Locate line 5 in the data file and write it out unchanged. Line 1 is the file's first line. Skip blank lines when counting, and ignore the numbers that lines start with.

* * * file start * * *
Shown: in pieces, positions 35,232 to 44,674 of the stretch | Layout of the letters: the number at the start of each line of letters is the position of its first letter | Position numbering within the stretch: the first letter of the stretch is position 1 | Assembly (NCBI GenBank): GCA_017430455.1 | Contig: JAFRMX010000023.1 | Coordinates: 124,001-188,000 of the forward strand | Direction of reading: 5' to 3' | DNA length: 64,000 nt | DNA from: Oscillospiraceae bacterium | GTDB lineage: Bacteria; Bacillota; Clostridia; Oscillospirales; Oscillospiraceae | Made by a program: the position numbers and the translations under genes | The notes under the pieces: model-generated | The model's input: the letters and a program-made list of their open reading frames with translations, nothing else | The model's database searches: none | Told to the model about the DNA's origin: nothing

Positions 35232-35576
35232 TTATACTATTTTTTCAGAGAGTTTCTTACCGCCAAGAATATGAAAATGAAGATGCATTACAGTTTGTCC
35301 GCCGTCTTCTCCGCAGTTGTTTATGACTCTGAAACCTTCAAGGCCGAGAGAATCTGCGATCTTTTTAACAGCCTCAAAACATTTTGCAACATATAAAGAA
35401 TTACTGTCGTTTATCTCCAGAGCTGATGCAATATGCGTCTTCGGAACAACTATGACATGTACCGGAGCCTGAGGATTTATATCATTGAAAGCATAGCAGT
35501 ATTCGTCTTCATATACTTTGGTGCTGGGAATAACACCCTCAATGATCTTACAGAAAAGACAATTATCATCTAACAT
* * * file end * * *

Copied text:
35401 TTACTGTCGTTTATCTCCAGAGCTGATGCAATATGCGTCTTCGGAACAACTATGACATGTACCGGAGCCTGAGGATTTATATCATTGAAAGCATAGCAGT